Bailey 1851 Category: Centric
BASIONYM: Eupodiscus radiatus Bailey 1851
SYNONYM(S): Aulacodiscus radiatus (Bailey) Brightwell | Roperia radiata (Bailey) Kuntze
Contributor: Emily Nodine -
Length Range: 60-208, usually 80-120 µm
Width Range: 10-17 µm
Striae in 10 µm: 3-4
Valves are circular with hexagonal areolae uniformly distributed on the valve face, 3-4 in 10 µm. The valve surface is flat or slightly concave and the central valve is not distinguished. Four (although sometimes 3-6) prominent ocelli are evenly spaced on the margin of the valve face, along a narrow ridge formed by a slightly scalloped edge. The valve face/mantle transition otherwise appears smoothly rounded. Areolae continue beyond the transition onto the mantle, where they are slightly smaller, usually 5-6 in 10 µm. Areolae are arranged in a radiate pattern from center of the valve, although they are sometimes irregularly organized. Diameter of the ocelli ranges from 3.5-10 µm and is roughly proportional to valve diameter. Rimoportulae are present at the valve/mantle transition and are interspersed between the ocelli, with one or two rimoportulae between each pair of adjacent ocelli. External openings of rimoportulae are flush with the valve face and therefore difficult to detect; on the inside of the valve rimoportulae are visible under SEM at the valve-mantle junction. The rimoportulae are small and in many specimens these are not preserved. Mantle margins are variously ornamented and often form a slight circumferential ridge.
Basionym: Eupodiscus radiatus
Author: Bailey 1851
Length Range: µm
Striae in 10 µm:
In form, size, and reticulation resembling the Coscinodiscus radiatus of Ehrenberg but having four (or more?) foot-like projections near the margin. A common form in the Southern States.
Bailey, J.W. (1851). Microscopical observations made in South Carolina, Georgia, and Florida . Smithsonian Contributions to Knowledge 2(8): 1-48.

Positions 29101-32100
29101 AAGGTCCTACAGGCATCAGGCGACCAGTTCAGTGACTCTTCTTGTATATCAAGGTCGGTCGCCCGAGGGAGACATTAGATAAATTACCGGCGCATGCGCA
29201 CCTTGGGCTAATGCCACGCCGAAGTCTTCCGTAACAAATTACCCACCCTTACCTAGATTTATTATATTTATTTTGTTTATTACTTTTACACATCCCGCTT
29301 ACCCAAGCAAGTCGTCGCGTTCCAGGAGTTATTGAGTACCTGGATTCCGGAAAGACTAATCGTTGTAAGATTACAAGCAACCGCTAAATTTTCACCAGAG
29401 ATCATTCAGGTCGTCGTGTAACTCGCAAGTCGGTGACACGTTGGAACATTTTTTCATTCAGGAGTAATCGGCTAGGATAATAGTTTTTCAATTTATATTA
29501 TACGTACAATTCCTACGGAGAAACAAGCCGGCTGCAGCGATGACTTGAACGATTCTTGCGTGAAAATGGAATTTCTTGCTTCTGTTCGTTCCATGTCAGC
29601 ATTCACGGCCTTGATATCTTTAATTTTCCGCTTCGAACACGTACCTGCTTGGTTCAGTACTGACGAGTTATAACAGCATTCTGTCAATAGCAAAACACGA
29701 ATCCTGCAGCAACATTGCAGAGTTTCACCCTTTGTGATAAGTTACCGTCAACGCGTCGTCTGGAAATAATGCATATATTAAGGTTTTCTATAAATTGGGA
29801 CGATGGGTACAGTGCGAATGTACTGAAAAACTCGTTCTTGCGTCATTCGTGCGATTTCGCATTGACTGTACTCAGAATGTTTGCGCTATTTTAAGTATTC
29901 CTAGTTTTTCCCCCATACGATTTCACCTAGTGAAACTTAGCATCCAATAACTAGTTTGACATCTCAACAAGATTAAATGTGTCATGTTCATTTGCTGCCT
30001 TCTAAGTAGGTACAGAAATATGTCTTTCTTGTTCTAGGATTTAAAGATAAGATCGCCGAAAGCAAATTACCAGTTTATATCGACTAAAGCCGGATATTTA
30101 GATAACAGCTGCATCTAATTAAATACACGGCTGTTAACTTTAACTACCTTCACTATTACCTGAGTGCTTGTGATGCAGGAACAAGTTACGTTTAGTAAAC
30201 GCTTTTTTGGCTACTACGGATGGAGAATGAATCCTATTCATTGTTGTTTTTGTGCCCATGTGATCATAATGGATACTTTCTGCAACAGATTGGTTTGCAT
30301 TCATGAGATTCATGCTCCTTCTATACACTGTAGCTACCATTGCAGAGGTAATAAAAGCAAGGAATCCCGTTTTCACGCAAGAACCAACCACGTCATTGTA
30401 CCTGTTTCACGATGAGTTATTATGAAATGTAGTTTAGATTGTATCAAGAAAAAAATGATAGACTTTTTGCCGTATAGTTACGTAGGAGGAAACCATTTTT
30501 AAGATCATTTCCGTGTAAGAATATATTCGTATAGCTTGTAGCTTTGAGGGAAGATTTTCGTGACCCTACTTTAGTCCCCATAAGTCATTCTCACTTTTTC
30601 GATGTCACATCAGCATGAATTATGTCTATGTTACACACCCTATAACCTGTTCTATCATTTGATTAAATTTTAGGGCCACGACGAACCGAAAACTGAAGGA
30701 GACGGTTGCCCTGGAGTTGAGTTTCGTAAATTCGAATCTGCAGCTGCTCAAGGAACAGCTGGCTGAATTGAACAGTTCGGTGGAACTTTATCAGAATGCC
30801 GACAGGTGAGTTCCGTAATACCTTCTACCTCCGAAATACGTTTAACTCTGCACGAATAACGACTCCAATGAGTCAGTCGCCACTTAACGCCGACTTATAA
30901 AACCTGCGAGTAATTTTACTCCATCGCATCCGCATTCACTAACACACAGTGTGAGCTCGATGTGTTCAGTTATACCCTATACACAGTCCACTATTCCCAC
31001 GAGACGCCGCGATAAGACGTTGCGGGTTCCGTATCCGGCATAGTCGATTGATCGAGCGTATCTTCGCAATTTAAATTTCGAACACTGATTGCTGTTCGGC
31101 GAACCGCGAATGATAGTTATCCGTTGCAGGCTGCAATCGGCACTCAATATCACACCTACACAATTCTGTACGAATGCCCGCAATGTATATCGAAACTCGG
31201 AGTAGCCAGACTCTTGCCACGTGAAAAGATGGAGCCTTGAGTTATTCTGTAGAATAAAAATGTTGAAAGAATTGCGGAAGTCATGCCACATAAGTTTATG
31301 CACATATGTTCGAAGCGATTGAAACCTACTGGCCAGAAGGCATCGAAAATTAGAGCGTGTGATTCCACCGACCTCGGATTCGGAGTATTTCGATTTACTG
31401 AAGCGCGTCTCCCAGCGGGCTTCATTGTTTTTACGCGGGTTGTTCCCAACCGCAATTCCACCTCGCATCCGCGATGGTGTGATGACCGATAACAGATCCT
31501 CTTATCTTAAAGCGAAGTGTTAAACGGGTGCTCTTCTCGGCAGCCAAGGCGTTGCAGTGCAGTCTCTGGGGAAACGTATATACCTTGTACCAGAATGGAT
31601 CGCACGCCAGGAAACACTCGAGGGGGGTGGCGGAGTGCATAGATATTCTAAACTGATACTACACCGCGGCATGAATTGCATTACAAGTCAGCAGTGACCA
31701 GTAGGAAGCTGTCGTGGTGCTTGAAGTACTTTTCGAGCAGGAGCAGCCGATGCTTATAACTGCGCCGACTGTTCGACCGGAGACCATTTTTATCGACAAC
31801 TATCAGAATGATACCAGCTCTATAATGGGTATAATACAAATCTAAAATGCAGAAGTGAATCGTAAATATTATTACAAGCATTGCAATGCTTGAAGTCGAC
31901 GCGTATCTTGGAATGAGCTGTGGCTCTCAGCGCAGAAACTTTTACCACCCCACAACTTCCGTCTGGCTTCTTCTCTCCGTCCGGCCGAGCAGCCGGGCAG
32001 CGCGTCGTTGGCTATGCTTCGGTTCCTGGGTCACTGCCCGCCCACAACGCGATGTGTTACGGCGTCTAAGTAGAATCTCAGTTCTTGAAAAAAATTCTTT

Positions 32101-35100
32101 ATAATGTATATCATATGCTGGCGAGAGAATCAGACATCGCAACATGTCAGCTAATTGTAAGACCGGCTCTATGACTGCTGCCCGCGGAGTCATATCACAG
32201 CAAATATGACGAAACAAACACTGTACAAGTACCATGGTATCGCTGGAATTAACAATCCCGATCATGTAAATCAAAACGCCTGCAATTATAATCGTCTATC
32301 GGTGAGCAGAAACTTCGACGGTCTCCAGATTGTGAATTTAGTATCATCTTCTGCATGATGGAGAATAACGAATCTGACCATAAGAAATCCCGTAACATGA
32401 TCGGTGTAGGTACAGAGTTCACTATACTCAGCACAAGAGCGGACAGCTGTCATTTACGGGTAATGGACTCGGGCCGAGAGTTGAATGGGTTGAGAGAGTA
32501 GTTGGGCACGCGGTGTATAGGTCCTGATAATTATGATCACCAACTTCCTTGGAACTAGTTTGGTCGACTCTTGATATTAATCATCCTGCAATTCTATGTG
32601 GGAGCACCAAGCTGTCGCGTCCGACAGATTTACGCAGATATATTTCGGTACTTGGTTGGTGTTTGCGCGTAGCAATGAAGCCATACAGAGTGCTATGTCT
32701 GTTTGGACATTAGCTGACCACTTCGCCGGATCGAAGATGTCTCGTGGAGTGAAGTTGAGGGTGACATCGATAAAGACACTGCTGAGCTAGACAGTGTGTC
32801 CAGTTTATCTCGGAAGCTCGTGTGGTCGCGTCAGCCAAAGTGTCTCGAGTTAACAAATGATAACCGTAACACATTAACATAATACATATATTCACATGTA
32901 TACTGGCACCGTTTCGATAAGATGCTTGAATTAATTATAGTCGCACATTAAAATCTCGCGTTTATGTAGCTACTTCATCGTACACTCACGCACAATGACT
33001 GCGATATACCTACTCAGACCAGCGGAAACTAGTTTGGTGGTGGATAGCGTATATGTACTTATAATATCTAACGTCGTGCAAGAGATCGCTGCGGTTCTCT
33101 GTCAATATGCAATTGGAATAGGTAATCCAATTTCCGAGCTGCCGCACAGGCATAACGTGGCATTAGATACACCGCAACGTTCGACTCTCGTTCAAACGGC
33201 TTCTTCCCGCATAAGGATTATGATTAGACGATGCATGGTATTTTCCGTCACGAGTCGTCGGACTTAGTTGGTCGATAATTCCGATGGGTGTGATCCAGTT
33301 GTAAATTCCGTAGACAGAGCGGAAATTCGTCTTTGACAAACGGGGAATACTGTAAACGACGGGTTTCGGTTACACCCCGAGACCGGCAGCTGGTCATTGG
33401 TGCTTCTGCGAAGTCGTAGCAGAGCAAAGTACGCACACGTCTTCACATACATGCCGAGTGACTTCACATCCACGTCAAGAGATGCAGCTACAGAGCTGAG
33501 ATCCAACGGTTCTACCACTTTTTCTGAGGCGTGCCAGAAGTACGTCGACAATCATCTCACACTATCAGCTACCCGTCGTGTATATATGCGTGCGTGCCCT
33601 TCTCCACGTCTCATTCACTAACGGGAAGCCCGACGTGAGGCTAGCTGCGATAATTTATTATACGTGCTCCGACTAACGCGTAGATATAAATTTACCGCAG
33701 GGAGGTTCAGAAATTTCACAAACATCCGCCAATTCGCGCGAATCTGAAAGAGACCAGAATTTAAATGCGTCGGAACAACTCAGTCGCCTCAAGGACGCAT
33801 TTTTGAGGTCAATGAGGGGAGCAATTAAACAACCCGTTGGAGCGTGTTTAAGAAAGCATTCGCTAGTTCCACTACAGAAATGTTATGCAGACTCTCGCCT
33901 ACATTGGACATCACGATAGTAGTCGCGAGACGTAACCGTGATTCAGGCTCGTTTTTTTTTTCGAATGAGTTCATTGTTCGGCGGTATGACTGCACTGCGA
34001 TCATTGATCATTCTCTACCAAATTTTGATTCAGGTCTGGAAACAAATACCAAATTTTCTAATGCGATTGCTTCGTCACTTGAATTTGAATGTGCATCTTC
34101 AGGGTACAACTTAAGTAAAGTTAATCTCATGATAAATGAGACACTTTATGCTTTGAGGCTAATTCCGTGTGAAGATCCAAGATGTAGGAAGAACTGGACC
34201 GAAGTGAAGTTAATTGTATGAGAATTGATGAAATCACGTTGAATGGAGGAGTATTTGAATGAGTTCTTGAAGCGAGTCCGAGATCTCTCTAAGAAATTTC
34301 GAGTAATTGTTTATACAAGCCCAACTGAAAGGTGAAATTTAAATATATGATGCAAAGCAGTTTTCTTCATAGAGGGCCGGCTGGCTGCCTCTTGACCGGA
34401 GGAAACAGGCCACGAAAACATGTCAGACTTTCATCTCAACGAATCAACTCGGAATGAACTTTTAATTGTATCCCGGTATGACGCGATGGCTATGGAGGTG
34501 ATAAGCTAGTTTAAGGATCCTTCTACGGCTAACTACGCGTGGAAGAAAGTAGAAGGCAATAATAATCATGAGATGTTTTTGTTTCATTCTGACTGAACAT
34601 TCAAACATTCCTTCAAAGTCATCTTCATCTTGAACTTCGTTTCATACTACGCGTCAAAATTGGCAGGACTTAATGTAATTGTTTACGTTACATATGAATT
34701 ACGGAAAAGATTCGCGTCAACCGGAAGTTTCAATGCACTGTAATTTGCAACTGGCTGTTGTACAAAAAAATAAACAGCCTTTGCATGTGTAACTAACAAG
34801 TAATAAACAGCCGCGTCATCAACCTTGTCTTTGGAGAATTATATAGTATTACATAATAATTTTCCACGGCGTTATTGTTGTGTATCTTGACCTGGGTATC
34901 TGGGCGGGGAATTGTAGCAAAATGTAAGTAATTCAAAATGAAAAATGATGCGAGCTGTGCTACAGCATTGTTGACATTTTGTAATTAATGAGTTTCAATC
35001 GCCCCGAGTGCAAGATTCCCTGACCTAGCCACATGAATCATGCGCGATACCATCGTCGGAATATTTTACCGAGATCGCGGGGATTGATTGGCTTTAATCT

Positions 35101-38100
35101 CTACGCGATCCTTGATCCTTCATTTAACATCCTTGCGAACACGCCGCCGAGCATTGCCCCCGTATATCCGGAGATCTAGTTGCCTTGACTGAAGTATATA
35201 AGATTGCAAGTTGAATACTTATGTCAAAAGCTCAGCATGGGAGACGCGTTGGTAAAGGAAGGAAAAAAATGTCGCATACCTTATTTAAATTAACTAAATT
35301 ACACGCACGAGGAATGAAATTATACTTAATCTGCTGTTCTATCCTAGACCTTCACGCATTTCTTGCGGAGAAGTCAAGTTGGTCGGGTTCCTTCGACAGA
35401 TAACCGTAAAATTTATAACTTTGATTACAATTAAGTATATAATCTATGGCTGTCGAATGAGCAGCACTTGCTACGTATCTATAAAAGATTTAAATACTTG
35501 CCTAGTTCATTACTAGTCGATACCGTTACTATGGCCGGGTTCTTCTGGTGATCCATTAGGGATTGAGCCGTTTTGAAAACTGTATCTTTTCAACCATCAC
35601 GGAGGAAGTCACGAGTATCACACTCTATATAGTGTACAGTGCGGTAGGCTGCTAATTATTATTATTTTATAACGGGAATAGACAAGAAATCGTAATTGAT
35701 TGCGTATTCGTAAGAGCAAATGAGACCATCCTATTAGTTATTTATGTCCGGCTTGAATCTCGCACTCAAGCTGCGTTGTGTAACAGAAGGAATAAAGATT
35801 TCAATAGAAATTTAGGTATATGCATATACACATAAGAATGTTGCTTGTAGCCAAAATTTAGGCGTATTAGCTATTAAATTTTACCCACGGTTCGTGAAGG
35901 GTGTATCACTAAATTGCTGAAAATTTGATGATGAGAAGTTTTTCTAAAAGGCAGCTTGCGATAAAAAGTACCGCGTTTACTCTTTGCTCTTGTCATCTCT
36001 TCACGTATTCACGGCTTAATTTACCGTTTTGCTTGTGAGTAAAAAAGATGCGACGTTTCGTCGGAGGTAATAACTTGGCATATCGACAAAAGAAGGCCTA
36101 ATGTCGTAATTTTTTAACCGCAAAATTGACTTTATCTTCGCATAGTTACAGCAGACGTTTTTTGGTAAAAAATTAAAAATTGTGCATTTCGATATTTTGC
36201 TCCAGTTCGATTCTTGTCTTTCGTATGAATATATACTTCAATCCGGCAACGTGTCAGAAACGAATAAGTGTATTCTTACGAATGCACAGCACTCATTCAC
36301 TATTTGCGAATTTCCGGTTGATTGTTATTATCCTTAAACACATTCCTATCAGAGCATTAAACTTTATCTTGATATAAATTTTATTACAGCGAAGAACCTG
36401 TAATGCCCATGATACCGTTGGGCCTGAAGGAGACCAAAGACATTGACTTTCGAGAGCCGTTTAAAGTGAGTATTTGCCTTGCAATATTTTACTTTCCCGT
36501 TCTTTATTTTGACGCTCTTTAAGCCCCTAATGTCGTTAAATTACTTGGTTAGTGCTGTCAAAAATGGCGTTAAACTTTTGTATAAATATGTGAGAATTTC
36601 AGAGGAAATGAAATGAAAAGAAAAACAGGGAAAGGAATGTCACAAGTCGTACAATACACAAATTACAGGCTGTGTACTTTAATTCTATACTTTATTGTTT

Fernandes, L.F. (2003). New observations on frustule morphology of Eupodiscus radiatus Bailey and Fryxelliella floridana Prasad. Brazilian Journal of Biology 63(3): 411-421.
Foged, N. (1986). Diatoms in Gambia. Bibliotheca Diatomologica 12. J. Cramer, Berlin.
Hendey, N.I. (1964). An Introductory Account of the Smaller Algae of British Coastal Waters. Her Majesty’s Stationery Office, London.
Navarro, J.N. (1981). A survey of the marine diatoms of Puerto Rico II. Suborder Biddulphiineae: Families Biddulphiaceae, Lithodesmiaceae and Eupodiscaceae. Botanica Marina 24: 615-630.
Prasad, A.K.S.K. and Nienow, J.A. (1988). Rimoportulae in Eupodiscus radiatus (Bacillariophyceae) from the Northeastern Gulf of Mexico. Journal of Phycology 24: 120-123.
Round, F.E., Crawford, R.M. and Mann, D.G. (1990). The Diatoms. Biology and Morphology of the Genera. Cambridge University Press, Cambridge, 747 pp.
Sullivan, M.J. (1986). A light and scanning electron microscope study of Eupodiscus radiatus Bailey (Eupodiscaceae). In Ricard, M. (Ed.) Proceedings of the Eighth International Diatom Symposium, Paris, 1984, Otto Koeltz, Koenigstein, pp. 113-123.
Sullivan, M.J. and Porguen, V. (1990). A new species of Eupodiscus closely related to the generitype E. radiatus (Eupodiscaceae). . In Simola, H. (Ed.) Proceedings of the Tenth International Diatom Symposium, 1988, O. Koeltz, Koenigstein, pp. 117-126.
Van Heurck, H. (1881). Synopsis des Diatomées de Belgique. Atlas. Ducaju & Cie., Anvers. pls 31-77.
Eupodiscus radiatus was collected in a water sample from Charlotte Harbor, on Florida’s west coast in Charlotte County, Florida. It is also common in sediment cores from Charlotte Harbor and Florida Bay, Monroe County, Florida. It occurs in marine to brackish habitats, but it remains unclear whether the species is epiphytic, planktonic, or benthic as there are few records of living cells. It has previously been identified as a co-dominant species in phytoplankton of the northeastern Gulf of Mexico off Florida’s north coast (Prasad and Nienow 1988) and described as common off the American coast, particularly in southern states (Bailey 1851, Hendey 1964). Prasad and Nienow (1988) found it frequently in plankton samples collected in November, January, and February, but it was absent in April collections. The Charlotte Harbor water sample was collected in June 2010, when salinity was approximately 19.6 ppt. Eupodiscus radiatus was absent from sediment samples taken concurrently.
Other distributional records include the Indian Ocean (van Heurck 1896), the southwestern coast of the British Isles (Hendey 1964), coastal Gambia (Foged 1986), estuaries of Southern Brazil (Fernandes 2003), and elsewhere in the Caribbean (e.g., Navarro 1981).
Eupodiscus radiatus from Florida Bay sediment core
Credit/Source: Image by Anna Wachnicka